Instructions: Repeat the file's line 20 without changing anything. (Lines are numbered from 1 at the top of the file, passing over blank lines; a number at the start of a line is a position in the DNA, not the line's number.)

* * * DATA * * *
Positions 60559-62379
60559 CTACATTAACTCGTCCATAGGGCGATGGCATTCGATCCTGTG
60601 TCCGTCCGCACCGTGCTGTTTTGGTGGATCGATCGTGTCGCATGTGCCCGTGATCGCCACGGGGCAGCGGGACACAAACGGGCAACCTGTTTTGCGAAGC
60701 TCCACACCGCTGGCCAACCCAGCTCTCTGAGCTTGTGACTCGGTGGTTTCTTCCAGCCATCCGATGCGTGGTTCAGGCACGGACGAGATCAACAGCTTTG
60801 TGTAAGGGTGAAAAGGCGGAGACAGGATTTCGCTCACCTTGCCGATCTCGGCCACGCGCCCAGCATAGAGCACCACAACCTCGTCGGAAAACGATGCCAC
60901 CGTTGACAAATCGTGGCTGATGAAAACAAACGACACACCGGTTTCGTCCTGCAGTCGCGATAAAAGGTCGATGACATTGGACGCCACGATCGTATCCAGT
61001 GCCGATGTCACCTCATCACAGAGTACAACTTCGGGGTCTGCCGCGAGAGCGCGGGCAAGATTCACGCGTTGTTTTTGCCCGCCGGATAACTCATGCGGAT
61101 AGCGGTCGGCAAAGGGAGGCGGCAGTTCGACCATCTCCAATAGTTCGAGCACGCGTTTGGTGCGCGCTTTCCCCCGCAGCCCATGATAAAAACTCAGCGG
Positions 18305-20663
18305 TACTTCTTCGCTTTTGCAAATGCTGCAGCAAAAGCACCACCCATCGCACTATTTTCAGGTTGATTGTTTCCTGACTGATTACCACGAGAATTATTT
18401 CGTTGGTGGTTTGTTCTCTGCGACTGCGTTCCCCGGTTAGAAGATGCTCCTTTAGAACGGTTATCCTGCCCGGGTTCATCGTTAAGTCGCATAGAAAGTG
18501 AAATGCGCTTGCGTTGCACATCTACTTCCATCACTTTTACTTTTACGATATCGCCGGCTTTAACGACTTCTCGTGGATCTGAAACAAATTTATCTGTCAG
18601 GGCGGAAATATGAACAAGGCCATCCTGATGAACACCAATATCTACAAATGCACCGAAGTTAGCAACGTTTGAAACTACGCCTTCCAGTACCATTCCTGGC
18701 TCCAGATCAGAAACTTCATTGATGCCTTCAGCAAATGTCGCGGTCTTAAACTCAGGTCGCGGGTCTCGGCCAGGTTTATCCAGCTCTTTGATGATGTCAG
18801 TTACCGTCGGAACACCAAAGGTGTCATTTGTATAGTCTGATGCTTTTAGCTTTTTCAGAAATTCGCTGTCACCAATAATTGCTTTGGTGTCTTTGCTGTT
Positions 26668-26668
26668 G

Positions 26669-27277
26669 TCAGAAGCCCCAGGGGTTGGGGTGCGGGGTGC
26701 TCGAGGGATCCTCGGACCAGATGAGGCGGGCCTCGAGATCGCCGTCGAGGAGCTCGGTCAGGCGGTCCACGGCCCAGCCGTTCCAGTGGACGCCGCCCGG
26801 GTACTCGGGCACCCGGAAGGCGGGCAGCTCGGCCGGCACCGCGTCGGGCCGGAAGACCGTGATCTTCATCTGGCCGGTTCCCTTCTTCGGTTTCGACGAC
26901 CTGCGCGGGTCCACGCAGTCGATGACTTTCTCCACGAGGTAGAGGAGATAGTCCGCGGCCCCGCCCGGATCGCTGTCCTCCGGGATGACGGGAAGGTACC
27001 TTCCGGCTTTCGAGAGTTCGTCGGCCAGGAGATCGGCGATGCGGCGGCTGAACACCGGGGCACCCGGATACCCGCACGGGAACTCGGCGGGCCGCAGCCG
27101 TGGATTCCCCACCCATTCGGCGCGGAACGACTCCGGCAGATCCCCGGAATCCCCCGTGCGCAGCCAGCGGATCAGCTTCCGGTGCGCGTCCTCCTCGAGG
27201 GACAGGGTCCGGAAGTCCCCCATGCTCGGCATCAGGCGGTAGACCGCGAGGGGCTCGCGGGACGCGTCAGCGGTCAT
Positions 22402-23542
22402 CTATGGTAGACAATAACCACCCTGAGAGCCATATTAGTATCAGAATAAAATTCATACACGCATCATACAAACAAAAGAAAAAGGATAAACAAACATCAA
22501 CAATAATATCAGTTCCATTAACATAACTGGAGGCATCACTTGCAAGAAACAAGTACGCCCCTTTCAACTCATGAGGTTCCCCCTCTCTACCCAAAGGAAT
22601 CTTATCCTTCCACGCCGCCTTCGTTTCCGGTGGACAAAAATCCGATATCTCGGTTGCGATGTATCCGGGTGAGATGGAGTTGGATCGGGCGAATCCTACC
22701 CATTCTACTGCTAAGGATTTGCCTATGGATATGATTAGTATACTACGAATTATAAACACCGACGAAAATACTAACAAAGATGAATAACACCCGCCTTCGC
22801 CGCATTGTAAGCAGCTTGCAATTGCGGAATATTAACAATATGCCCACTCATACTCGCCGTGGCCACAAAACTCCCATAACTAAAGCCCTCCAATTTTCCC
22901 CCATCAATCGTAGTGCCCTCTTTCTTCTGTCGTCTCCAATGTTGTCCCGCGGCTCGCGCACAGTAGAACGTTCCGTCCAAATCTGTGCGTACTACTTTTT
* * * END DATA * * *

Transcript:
26701 TCGAGGGATCCTCGGACCAGATGAGGCGGGCCTCGAGATCGCCGTCGAGGAGCTCGGTCAGGCGGTCCACGGCCCAGCCGTTCCAGTGGACGCCGCCCGG